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Taxonomy: 

Do you know what the IRS is looking for?

Is there a secondary issue that the IRS raises (passive)?

When it comes to auditing hobby losses, especially in the horse industry, many people are not aware of what the IRS is looking for. This article serves the purpose of giving you some insight as to what the IRS wants as proof and how they go about preparing for their audit.

IRS examiners consider the following in their pre-audit analysis:

Are there activities with large expenses and little or no income?

Are losses offsetting other income on the returns?

Does the activity result in a large tax benefit to the taxpayer?

Does the history of the activity show that it is generating any profit in any years?

The IRS Agent uses a Section 183 guide as their manual, “Activities Not Engaged in For Profit.” The purpose of this guide is to assist in distinguishing between a business activity, a Non-Business “for profit” activity, an activity not engaged in for profit, and a personal activity.

The IRS looks at taxpayers who significantly reduce their taxable income by reporting losses from activities that may or may not be engaged in for profit.  It is up to the IRS examiners to make a factual determination whether an activity is engaged in for profit.

Generally, the code allows individuals to deduct expenses which are incurred (1) in a trade or business or (2) for the production or collection of income, or for the management, conservation, or maintenance of property held for the product of income. For the expenses to be deducted under either code, the taxpayer must engage in or carry on activities to which the expenses relate with the objective of making a profit.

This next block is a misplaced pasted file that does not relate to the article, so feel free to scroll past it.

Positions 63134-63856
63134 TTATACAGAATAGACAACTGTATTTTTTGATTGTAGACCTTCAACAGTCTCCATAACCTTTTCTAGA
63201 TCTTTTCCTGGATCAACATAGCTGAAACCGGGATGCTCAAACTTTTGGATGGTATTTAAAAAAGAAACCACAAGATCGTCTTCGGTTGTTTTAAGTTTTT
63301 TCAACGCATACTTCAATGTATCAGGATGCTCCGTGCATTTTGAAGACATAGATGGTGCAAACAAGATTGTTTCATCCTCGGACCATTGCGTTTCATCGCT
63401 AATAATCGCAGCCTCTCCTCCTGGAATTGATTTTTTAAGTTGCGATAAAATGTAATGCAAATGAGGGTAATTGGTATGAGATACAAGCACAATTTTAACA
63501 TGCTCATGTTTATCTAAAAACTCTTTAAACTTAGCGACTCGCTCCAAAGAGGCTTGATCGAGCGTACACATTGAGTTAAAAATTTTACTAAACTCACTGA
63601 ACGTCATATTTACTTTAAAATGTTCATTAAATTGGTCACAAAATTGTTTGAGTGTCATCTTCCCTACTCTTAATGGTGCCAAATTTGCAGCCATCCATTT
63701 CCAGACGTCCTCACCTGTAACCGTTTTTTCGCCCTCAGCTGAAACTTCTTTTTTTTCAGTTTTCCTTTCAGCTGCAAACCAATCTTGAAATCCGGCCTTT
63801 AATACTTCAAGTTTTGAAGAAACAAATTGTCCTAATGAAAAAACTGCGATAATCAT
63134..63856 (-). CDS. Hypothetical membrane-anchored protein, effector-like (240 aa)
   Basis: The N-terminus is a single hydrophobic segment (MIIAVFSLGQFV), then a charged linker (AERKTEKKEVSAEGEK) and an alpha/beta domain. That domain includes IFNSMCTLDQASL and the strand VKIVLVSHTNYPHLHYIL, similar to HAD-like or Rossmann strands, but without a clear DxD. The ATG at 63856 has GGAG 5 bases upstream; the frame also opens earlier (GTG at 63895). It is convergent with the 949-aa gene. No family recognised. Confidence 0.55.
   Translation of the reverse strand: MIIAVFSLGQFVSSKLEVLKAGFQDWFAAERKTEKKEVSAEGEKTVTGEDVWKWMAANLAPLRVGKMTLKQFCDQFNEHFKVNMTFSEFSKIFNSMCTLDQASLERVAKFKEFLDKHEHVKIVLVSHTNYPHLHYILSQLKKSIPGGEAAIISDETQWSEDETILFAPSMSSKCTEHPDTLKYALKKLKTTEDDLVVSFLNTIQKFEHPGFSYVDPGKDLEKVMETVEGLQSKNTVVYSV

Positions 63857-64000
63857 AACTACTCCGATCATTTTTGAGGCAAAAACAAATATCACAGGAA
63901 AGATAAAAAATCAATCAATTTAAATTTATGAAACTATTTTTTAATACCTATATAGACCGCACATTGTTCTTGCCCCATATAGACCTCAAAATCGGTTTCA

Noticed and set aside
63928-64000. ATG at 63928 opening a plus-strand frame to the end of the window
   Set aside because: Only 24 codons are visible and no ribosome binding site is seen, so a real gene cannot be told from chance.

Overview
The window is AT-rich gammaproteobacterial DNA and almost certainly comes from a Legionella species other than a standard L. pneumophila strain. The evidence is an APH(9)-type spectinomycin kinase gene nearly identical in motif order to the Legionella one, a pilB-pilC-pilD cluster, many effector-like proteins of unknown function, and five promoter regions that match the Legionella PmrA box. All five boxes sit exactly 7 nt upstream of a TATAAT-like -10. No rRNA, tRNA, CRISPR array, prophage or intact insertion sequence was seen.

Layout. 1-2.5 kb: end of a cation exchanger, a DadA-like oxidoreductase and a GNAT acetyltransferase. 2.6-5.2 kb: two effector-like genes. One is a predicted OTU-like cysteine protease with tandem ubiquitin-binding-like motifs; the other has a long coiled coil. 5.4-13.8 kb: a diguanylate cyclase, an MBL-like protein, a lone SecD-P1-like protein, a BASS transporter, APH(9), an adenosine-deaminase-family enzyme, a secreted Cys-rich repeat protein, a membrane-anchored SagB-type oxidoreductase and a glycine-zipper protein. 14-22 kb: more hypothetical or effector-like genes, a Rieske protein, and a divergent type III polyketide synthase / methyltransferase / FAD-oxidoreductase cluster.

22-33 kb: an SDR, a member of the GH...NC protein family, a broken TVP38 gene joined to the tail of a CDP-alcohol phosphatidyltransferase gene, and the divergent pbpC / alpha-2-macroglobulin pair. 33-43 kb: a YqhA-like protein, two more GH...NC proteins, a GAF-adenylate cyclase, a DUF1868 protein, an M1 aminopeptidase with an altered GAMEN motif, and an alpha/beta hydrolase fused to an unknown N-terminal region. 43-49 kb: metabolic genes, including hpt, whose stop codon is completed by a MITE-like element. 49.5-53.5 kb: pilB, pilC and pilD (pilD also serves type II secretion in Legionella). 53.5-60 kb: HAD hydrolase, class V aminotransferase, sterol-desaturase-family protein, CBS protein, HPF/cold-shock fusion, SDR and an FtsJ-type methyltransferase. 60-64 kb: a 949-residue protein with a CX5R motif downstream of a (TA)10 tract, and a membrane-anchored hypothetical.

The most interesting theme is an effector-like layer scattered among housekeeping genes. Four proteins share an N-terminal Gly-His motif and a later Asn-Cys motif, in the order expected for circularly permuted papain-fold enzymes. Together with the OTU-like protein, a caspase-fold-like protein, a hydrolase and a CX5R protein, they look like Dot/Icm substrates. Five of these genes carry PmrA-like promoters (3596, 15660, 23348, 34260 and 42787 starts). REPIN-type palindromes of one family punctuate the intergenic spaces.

An activity that is presumed to be operated for profit requires an analysis of the facts and circumstances of each case.  Deciding whether a taxpayer operates an activity with an actual and honest profit motive typically involves nine non-exclusive factors, which are as follows:

1. The manner in which the taxpayer carried on the activity

2. The expertise of the taxpayer or his or her advisers

3. The time and effort expended by the taxpayer in carrying on the activity

4. The expectation that the assets used in the activity may appreciate in value

5. The success of the taxpayer in carrying on other similar or dissimilar activities

6. The taxpayer’s history of income or loss with respect to the activity

7. The amount of occasional profits, if any, which are earned

8. The financial status of the taxpayer, and

9. Elements of personal pleasure or recreation

If the number of factors indicating the lack of profit exceeds the number indicating the presence of a profit objective (or vice versa) it is not conclusive.  For example, if five factors say the activity is not for profit, but four are on the profit side, the activity still could be determined to be engaged as for profit.

The examiner will obtain as much information about the taxpayer’s business, learn as much as possible and prepare an interview outline that is tailored to the specific case.  External electronic sources of information such as search engines & social media outlets are all sources of information that the agent will be looking at.